On the chart, there is the red 20 day simple moving average, and the white 50 day simple moving average. 

In a 'moving average crossover system', the idea is that as the quicker moving average rises above the slower one, shorter-term traders are starting to come in and momentum is moving to the upside. At that point, traders will buy the market. 

On the other hand, when the faster moving average dips below the longer-term moving average, then it shows that short-term traders are starting to push momentum to the downside, and it becomes a sell signal. In this scenario, you buy when the indicator of the shorter time frame breaks higher, and you sell or find yourself short when the lower timeframe indicator breaks underneath. 

When you look at this chart, you can see the inherent problem with using this system without any type of filter. There would have been five potential losses before the market finally broke in your direction and would have had you selling into a major breakdown. 

One simple filter is to look at the longer-term simple moving average indicator, and what the slope is. For example, in this chart you can see that we were relatively flat for most of this, and that may have kept you out of the market as it shows that we weren’t really trending.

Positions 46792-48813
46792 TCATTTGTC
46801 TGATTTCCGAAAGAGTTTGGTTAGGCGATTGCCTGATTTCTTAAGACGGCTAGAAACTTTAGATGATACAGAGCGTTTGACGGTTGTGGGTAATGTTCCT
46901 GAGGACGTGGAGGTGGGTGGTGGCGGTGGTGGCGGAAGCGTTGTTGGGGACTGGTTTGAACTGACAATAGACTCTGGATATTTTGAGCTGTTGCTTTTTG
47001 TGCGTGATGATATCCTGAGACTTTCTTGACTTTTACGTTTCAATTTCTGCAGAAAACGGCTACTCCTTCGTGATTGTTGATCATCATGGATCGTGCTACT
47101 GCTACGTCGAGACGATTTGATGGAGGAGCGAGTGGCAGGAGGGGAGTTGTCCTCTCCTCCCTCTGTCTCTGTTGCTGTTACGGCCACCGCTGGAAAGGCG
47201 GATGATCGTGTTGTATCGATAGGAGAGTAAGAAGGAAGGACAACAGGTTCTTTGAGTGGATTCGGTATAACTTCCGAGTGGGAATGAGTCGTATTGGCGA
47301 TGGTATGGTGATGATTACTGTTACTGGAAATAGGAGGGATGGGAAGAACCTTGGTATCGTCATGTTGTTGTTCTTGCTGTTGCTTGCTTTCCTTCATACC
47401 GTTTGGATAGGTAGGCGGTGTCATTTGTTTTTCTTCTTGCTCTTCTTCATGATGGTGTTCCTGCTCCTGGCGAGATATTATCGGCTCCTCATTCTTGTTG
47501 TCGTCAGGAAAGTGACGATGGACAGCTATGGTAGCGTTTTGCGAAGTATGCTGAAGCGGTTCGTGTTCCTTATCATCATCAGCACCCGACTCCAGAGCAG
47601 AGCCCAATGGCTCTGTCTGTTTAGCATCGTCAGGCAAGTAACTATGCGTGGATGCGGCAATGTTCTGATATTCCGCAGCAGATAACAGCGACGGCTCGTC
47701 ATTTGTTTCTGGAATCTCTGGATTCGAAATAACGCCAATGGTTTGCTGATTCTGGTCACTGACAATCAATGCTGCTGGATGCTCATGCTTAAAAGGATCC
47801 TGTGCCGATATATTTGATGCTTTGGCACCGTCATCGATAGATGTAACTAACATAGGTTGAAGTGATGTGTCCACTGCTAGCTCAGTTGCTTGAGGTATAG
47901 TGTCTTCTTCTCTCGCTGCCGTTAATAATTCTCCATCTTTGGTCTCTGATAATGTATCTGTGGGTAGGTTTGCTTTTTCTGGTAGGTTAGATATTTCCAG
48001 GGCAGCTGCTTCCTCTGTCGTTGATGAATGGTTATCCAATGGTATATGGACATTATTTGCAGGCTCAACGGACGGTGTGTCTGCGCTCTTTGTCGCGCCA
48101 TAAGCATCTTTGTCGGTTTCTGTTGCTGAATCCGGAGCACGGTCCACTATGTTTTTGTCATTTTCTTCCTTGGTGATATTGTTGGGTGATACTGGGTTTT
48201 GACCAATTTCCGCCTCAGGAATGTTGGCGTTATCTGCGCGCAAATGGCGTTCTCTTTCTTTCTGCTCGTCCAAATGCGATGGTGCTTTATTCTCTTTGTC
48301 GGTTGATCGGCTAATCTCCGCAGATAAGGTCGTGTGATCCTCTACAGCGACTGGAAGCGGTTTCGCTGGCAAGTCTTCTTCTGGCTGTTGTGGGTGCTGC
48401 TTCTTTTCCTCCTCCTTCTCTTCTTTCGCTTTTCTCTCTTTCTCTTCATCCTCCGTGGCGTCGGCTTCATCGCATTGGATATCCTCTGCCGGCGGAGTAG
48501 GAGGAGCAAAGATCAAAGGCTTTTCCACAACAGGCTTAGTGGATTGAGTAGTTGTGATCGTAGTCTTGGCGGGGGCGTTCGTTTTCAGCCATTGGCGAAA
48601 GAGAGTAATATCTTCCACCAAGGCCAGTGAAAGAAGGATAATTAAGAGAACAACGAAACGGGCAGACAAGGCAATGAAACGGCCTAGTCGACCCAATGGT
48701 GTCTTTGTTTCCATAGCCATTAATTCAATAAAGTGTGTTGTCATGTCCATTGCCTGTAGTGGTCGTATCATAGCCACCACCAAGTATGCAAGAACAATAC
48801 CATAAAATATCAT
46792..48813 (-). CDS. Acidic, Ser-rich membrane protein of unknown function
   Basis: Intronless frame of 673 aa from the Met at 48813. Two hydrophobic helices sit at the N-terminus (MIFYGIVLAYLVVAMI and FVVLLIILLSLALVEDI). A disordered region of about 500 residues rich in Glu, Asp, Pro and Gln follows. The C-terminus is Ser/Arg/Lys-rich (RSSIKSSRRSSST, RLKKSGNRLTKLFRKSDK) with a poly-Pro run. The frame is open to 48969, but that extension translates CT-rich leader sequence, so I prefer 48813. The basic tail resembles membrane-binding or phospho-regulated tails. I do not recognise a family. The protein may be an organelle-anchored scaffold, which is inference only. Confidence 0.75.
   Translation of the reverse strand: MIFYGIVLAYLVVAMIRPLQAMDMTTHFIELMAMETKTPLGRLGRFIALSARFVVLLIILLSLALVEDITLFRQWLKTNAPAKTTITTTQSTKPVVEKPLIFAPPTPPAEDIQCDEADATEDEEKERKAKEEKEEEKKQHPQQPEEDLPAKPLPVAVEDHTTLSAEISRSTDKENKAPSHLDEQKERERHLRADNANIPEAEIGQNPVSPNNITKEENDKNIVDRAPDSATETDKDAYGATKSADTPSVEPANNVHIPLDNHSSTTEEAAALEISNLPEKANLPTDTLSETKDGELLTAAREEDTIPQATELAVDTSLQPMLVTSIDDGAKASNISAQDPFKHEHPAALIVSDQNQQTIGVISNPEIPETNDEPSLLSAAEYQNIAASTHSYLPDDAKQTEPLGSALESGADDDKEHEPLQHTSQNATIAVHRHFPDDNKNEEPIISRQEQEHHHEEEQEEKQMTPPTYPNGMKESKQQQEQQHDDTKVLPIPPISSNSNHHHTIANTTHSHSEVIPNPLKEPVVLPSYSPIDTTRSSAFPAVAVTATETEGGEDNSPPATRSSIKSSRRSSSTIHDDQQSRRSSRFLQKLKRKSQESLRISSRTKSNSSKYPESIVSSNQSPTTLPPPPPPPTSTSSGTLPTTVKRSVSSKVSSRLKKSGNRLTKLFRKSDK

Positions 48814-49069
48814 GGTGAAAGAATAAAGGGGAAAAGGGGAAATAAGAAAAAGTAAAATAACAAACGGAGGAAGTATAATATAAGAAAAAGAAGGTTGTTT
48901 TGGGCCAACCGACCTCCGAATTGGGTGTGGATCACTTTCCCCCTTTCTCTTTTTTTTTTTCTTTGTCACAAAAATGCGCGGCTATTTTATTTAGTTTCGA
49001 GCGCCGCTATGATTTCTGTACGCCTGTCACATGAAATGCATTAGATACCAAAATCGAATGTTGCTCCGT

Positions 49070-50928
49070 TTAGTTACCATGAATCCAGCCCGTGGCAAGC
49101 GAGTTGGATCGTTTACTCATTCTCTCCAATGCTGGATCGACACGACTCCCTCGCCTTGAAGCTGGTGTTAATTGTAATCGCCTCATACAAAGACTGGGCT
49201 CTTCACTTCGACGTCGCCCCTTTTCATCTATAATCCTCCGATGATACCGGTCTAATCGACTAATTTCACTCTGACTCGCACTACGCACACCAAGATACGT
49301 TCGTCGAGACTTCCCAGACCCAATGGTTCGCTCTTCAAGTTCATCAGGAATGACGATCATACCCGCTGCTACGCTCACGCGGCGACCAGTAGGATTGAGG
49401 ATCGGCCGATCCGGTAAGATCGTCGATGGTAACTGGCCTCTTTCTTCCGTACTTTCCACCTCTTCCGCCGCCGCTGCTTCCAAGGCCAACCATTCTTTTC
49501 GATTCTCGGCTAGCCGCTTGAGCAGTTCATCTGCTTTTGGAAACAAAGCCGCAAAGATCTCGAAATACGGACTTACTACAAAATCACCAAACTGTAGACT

On the final crossover, and the one that the market is currently trading, you can see that the longer-term 50-day EMA started to slope lower, and the two moving averages started to spread out, showing that there was a real divergence between the two time frames, and that momentum was picking up. 

In the end, quite often the simple moving average indicator is used with something along the lines of an oscillator in order to determine momentum, and possible diversions. There are other indicators people will use with it, but it seems to be oscillators are by far the most common.

Some common simple moving averages While there is no 'magic bullet', there are some common ones that are popular:
  • 10-SMA, for fast moving short-term trades
  • 20-SMA, for slightly longer term momentum on short-term trades
  • 50-day SMA, which represents just a bit underneath a quarter
  • 100-day SMA, which represents half a year
  • 200-day SMA, which represents roughly one year of trading based upon trading hours